In 2012, researchers coined the term “enclothed cognition” to describe the impact that clothing has on the wearer’s psyche, sense of self, and identity. But women have known this for generations.
“Clothing is about who we are and who we wish we were,” local playwright Debra Kaufman says. “It, and we as women, are expected to be performative, to provide all these social cues.”
To expose and examine that on stage, Kaufman put out a call for monologues last year. She curated some seventy submissions down to fourteen, first presenting them in a staged reading at last year’s Women’s Theatre Festival. The characters included a lesbian TV star reluctantly donning what she calls “celebrity drag,” a patient in a mammogram gown, and a uniformed waitress at a burger joint.
After further development, Kaufman co-produced a fully staged version, Illuminated Dresses, with Odyssey Stage, which closed Sunday at Burning Coal Theatre. Director Lori Mahl says she treated the garments almost as separate characters. In Kaufman’s “Little Black Dress,” the archetypal outfit “represents huge sections of her life,” Mahl says, while the garb in Cynthia Schauff Straub’s “The Business Suit” represents her entire career.
Straub worked in Chicago’s corporate world after getting her MBA in the 1980s. Breaking into business back then was “rough and tumble” for women, she says, and “the business suit had to register power; it really was armor to face a pretty tough world.” The power suit became a carapace that concealed the wearer’s humanity.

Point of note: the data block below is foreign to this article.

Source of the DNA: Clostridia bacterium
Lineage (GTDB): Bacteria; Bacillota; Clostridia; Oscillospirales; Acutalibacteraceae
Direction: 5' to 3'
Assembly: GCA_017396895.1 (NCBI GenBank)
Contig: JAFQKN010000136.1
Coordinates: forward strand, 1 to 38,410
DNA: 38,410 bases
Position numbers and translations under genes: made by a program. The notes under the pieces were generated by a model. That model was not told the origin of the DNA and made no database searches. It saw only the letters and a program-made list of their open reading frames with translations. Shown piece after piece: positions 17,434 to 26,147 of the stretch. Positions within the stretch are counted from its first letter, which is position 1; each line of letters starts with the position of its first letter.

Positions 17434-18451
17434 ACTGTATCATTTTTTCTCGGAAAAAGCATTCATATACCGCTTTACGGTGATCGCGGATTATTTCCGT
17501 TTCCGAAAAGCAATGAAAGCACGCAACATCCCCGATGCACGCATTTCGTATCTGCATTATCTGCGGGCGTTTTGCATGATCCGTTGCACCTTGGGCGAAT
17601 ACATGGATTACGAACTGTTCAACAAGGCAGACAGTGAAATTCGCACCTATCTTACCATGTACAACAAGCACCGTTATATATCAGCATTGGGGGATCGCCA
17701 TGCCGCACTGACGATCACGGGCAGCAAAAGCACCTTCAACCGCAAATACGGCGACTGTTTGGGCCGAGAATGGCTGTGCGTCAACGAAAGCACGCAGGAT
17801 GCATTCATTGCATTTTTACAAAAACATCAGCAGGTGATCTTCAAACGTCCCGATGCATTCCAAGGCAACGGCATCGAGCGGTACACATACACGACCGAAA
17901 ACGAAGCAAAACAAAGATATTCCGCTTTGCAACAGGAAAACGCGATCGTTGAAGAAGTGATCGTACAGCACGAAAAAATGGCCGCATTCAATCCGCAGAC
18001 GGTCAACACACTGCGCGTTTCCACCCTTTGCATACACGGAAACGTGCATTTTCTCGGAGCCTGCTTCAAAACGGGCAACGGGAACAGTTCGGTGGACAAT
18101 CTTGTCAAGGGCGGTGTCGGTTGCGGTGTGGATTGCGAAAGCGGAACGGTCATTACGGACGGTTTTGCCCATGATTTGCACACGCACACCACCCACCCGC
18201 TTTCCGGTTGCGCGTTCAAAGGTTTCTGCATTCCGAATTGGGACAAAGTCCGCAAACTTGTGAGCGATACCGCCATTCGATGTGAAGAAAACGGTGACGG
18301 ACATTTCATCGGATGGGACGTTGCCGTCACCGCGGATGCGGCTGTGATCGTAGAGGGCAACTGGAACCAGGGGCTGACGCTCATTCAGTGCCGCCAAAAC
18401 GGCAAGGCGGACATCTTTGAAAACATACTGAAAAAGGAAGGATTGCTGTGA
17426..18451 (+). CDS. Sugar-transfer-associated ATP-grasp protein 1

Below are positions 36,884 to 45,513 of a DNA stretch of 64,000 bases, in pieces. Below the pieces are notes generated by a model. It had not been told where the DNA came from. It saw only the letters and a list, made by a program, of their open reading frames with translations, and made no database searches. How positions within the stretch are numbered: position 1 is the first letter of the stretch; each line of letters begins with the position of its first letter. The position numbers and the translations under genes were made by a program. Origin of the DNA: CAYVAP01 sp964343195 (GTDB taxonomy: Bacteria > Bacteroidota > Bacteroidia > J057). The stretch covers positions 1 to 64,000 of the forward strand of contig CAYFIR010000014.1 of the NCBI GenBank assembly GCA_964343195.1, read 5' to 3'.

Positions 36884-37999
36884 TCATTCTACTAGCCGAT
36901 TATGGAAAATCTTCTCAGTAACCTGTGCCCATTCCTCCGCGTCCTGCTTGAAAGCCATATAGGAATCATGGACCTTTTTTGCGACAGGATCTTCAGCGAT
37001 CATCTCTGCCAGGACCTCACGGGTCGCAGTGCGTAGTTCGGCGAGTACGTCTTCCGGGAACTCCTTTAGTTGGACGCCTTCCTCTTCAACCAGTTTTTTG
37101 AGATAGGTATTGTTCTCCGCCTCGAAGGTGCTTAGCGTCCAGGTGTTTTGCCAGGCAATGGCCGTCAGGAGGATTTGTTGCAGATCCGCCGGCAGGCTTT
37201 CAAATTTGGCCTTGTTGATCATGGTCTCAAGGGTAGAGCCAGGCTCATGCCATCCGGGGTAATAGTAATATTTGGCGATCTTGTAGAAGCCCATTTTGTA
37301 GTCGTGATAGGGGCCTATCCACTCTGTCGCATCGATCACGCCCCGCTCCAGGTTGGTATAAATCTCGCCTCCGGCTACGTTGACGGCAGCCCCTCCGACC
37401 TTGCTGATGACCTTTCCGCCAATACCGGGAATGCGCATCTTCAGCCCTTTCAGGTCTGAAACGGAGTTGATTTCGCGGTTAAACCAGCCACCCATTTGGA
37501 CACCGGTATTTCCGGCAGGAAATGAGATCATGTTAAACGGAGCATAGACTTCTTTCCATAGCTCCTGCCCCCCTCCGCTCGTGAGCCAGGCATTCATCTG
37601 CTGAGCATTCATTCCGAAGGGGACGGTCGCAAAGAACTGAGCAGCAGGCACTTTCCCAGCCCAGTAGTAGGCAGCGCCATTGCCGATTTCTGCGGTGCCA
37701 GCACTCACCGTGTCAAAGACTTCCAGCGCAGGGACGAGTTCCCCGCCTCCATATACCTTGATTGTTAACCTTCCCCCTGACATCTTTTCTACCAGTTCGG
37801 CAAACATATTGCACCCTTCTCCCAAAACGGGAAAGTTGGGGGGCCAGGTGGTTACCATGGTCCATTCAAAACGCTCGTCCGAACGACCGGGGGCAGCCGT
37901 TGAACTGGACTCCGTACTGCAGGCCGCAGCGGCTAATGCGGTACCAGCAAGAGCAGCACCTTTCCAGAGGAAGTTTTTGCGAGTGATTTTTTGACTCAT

“Hillary Clinton’s sort of the poster woman for that,” Straub says.
The cascade of images in Jaki Shelton Green’s “The Communion of White Dresses” explores the North Carolina poet laureate’s complex relationship with a series of garments, including communion and wedding dresses and funeral shrouds.
“They convey the gaze of colonialism, the gaze of growing up around elderly African Methodist Episcopal church missionaries who always wore white,” Green says. She contrasts the construct of white—“purity, sanctification, and virginity, the whole puritan aspect that weighed heavily on me as a child”—with the ripped garments of passion, fever, fairy tales, and childbirth.
“White is very tricky,” she says.
In Steffi Rubin’s “The Red Dress,” the dress brings a life-changing insight to a boy during a grade-school costume game: the promise of the trans woman he’ll eventually be. Rubin got permission to dramatize the childhood experience of a friend, a Los Angeles theater artist who grew up in a small New Hampshire town.
“There was a dress that changed everything, a dress that said not just who you are, but that you are,” Rubin says.
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